"Barack Obama's rise in the top tier of the Democrat presidential race has been fueled by the voter's belief that he is a candid, forthright politician. 'Hard truths could be the slogan for the restarted Obama campaign,' says the current New Yorker magazine, in a laudatory article. In The Washington Post's poll last week of Iowa caucus voters, Obama's biggest lead came when voters were rating candidates as honest and trustworthy.
And now comes Shelby Steele, the Hoover Institution scholar, with an essay arguing that Obama's public stance is essentially synthetic. In 'A Bound Man,' Steele makes the case that Obama has adopted a mask familiar to many other African-Americans, designed to appease white America's fear of being thought racist by offering them the opportunity to embrace a nonthreatening Black.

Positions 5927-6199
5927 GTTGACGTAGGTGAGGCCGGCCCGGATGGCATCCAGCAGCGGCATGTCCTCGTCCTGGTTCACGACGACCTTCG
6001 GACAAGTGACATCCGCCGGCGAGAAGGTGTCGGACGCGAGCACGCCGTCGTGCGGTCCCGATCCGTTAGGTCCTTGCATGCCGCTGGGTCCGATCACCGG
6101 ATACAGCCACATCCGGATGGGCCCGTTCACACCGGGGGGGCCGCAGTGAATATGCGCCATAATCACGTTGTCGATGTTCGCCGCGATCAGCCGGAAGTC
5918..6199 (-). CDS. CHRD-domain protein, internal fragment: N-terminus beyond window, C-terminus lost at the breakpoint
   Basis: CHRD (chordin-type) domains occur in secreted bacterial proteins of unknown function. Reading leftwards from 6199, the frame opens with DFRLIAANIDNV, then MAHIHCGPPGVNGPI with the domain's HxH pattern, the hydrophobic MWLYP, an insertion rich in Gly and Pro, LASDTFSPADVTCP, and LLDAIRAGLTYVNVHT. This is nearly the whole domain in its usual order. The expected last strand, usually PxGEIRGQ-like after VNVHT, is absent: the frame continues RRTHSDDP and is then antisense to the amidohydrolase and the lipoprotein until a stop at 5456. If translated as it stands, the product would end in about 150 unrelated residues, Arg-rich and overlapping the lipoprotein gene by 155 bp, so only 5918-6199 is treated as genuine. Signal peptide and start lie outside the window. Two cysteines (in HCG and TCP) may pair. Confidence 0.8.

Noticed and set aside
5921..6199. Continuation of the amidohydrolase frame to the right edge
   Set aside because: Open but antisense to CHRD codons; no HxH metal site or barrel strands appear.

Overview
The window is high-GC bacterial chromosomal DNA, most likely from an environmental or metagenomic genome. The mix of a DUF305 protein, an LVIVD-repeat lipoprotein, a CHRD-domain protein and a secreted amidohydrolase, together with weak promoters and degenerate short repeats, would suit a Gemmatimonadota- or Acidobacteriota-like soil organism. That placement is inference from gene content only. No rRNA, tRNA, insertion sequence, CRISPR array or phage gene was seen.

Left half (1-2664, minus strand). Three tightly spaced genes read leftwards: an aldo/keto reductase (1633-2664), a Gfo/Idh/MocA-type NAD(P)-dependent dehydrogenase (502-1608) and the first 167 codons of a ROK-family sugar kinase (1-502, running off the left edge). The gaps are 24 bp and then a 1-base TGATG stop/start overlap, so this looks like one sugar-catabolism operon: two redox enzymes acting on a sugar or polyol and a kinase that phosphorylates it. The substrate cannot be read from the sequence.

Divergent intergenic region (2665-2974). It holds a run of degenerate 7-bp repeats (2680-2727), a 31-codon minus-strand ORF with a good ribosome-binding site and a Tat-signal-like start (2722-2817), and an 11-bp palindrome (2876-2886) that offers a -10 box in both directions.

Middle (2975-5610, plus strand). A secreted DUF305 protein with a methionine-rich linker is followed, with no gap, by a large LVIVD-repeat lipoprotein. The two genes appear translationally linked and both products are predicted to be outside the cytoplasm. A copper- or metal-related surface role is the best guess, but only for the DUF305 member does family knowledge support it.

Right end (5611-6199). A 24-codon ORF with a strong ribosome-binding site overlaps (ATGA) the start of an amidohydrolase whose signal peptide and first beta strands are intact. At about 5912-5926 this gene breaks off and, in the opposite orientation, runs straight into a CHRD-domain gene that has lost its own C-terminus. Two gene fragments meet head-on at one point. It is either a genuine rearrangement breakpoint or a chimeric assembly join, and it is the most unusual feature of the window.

Steele writes that 'the Sixties stigmatized white Americans with the racial sins of the past -- with the bigotry and hypocrisy that countenanced slavery, segregation and white supremacy. Now, to win back moral authority, whites -- especially American institutions -- must prove the negative: that they are not racist. In other words, white America has become a keen market for racial innocence.'
Steele likens Obama's success to the fame and fortune won by Oprah Winfrey, Bill Cosby, Michael Jordan and Tiger Woods. But Obama is the first to carry the 'masking' technique of the 'Iconic Negro' into the realm of politics."
David Broder, The Washington Post.